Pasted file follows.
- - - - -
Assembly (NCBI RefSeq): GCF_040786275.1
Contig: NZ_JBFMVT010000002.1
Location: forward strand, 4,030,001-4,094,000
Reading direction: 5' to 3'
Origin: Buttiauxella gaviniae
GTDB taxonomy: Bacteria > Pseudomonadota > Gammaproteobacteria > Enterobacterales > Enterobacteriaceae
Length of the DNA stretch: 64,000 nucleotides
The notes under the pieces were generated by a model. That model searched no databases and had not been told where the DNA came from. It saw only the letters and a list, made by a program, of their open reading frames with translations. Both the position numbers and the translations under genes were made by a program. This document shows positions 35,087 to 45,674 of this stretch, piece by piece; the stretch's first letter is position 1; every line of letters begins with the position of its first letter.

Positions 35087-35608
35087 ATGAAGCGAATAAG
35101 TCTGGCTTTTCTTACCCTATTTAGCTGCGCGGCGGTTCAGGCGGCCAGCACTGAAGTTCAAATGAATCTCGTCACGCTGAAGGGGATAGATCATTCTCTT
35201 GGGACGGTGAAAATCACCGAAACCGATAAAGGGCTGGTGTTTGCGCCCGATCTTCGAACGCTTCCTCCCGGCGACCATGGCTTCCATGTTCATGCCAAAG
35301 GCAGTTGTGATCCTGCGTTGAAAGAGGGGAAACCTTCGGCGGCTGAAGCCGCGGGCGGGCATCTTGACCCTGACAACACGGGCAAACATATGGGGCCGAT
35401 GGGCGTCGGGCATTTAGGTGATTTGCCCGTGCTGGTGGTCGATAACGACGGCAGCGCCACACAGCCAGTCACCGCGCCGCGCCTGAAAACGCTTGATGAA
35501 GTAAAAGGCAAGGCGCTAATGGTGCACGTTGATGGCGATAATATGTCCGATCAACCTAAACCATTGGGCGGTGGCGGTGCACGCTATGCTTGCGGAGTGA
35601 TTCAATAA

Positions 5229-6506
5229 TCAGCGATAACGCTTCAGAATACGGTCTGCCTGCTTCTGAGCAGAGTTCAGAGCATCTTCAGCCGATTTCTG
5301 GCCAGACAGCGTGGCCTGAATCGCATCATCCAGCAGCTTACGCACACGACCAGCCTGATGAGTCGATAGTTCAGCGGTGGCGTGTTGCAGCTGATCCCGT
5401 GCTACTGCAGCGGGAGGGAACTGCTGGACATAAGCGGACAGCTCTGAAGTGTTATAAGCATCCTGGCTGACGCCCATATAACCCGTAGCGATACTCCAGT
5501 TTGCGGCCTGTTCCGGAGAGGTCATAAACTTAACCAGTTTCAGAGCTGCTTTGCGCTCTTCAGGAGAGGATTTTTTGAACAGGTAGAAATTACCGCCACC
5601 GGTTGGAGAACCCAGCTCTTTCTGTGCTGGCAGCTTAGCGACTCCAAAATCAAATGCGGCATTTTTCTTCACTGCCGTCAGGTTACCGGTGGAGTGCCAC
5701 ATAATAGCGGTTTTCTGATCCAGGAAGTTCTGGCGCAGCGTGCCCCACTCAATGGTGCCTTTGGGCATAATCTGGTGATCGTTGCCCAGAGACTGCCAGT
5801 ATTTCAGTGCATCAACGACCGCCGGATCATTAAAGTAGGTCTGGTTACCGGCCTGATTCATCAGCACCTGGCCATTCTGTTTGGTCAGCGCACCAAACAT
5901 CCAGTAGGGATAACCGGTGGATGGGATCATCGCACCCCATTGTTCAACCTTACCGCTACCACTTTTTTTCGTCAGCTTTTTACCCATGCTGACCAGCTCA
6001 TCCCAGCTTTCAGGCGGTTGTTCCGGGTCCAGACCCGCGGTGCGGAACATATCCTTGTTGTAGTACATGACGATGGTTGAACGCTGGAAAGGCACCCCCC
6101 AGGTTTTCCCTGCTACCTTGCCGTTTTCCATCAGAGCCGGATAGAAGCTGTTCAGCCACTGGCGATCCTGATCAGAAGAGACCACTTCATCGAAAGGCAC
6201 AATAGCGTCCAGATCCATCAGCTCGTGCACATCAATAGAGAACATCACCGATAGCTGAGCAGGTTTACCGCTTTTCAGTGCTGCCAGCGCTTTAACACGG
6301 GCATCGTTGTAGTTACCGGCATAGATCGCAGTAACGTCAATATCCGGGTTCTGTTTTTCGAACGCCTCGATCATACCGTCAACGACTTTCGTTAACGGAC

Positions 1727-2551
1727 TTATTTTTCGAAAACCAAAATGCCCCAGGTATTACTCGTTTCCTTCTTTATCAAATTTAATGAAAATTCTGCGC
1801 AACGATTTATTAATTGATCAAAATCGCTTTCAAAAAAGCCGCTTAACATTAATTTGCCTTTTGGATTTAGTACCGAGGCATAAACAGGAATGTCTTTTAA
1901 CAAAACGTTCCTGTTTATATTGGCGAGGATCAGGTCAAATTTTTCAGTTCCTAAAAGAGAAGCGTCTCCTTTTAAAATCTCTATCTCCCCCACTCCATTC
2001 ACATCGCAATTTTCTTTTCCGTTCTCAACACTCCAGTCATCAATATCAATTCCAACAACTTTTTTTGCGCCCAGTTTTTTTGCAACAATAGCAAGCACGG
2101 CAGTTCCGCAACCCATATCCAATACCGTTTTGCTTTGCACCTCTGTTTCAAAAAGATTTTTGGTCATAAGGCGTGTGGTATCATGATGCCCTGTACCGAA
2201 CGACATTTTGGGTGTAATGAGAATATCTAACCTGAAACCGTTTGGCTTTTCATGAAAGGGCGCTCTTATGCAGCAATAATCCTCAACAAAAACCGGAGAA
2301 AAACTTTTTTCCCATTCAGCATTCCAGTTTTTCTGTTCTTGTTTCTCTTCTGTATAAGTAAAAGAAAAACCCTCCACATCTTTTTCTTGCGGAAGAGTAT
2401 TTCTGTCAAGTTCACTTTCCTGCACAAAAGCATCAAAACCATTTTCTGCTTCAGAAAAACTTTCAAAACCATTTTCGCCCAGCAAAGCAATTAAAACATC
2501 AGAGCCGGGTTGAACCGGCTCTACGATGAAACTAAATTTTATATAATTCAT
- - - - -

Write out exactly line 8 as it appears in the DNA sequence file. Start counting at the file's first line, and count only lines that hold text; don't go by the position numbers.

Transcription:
The notes under the pieces were generated by a model. That model searched no databases and had not been told where the DNA came from. It saw only the letters and a list, made by a program, of their open reading frames with translations. Both the position numbers and the translations under genes were made by a program. This document shows positions 35,087 to 45,674 of this stretch, piece by piece; the stretch's first letter is position 1; every line of letters begins with the position of its first letter.